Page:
If you are teaching Theology in college, I strongly recommend this encyclical as an assigned reading for the students. There is something for everyone here, especially for lovers:

27. The explanation of the connection between faith and certainty put forward by the philosopher Ludwig Wittgenstein is well known. For Wittgenstein, believing can be compared to the experience of falling in love: it is something subjective which cannot be proposed as a truth valid for everyone.[19] Indeed, most people nowadays would not consider love as related in any way to truth. Love is seen as an experience associated with the world of fleeting emotions, no longer with truth.
But is this an adequate description of love? Love cannot be reduced to an ephemeral emotion. True, it engages our affectivity, but in order to open it to the beloved and thus to blaze a trail leading away from self-centredness and towards another person, in order to build a lasting relationship; love aims at union with the beloved. Here we begin to see how love requires truth. Only to the extent that love is grounded in truth can it endure over time, can it transcend the passing moment and be sufficiently solid to sustain a shared journey. If love is not tied to truth, it falls prey to fickle emotions and cannot stand the test of time. True love, on the other hand, unifies all the elements of our person and becomes a new light pointing the way to a great and fulfilled life. Without truth, love is incapable of establishing a firm bond; it cannot liberate our isolated ego or redeem it from the fleeting moment in order to create life and bear fruit.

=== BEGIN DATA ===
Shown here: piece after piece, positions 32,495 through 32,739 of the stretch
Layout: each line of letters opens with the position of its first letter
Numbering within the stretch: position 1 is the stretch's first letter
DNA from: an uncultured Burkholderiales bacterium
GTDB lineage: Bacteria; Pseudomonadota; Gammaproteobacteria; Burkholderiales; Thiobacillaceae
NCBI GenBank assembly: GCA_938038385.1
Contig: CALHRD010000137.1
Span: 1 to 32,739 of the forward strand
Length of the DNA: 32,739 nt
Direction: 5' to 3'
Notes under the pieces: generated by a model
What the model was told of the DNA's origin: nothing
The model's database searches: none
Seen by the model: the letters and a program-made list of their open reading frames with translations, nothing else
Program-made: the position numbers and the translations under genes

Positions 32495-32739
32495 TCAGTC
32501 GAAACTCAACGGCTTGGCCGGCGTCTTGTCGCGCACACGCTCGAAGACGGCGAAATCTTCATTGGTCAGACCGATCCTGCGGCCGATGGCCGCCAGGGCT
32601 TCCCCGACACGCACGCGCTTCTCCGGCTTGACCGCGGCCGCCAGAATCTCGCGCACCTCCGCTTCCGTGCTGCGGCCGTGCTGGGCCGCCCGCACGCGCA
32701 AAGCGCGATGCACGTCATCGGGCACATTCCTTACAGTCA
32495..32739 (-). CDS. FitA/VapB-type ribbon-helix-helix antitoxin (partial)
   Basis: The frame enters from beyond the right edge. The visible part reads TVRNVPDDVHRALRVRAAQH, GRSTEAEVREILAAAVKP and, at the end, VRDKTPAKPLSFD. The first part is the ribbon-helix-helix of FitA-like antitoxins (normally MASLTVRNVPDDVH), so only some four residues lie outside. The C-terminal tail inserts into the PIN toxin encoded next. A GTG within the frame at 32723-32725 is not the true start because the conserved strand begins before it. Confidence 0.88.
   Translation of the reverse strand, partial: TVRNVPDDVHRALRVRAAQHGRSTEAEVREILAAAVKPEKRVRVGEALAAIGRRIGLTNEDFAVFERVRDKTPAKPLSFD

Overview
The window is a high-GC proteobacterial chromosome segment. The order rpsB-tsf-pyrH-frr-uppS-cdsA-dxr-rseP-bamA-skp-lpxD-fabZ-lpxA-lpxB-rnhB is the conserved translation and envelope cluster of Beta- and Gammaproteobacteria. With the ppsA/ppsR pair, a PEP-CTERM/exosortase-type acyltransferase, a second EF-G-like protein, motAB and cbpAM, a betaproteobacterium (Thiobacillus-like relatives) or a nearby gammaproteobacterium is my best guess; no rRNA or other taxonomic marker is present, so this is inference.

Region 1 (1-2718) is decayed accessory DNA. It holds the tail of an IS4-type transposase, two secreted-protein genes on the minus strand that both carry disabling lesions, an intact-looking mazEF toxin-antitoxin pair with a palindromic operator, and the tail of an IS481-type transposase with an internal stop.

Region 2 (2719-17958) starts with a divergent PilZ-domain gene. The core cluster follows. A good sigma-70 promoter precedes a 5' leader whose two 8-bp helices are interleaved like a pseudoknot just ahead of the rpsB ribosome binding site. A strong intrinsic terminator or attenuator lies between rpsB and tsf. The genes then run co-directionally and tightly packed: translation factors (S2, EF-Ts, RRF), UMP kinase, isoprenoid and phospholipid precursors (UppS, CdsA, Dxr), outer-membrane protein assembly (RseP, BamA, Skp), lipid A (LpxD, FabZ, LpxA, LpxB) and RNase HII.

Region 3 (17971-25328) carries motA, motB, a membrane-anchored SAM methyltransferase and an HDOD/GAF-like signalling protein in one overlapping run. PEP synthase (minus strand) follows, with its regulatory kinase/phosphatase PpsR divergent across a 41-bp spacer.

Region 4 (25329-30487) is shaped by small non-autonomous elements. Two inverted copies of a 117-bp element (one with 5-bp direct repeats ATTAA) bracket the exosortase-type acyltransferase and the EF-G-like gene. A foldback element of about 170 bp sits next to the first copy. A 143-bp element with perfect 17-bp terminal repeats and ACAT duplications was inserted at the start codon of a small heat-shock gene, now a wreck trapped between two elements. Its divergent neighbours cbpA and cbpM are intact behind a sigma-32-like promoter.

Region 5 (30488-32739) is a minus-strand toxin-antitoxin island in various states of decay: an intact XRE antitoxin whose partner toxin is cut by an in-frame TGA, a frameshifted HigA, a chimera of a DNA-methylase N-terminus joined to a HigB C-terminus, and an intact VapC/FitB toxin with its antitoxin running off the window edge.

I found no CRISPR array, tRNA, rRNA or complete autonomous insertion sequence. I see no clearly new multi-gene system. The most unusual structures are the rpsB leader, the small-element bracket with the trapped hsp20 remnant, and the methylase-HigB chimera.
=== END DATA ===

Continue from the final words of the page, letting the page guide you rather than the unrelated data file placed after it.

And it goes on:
And also for scientists:

34. Nor is the light of faith, joined to the truth of love, extraneous to the material world, for love is always lived out in body and spirit; the light of faith is an incarnate light radiating from the luminous life of Jesus. It also illumines the material world, trusts its inherent order and knows that it calls us to an ever widening path of harmony and understanding. The gaze of science thus benefits from faith: faith encourages the scientist to remain constantly open to reality in all its inexhaustible richness. Faith awakens the critical sense by preventing research from being satisfied with its own formulae and helps it to realize that nature is always greater. By stimulating wonder before the profound mystery of creation, faith broadens the horizons of reason to shed greater light on the world which discloses itself to scientific investigation.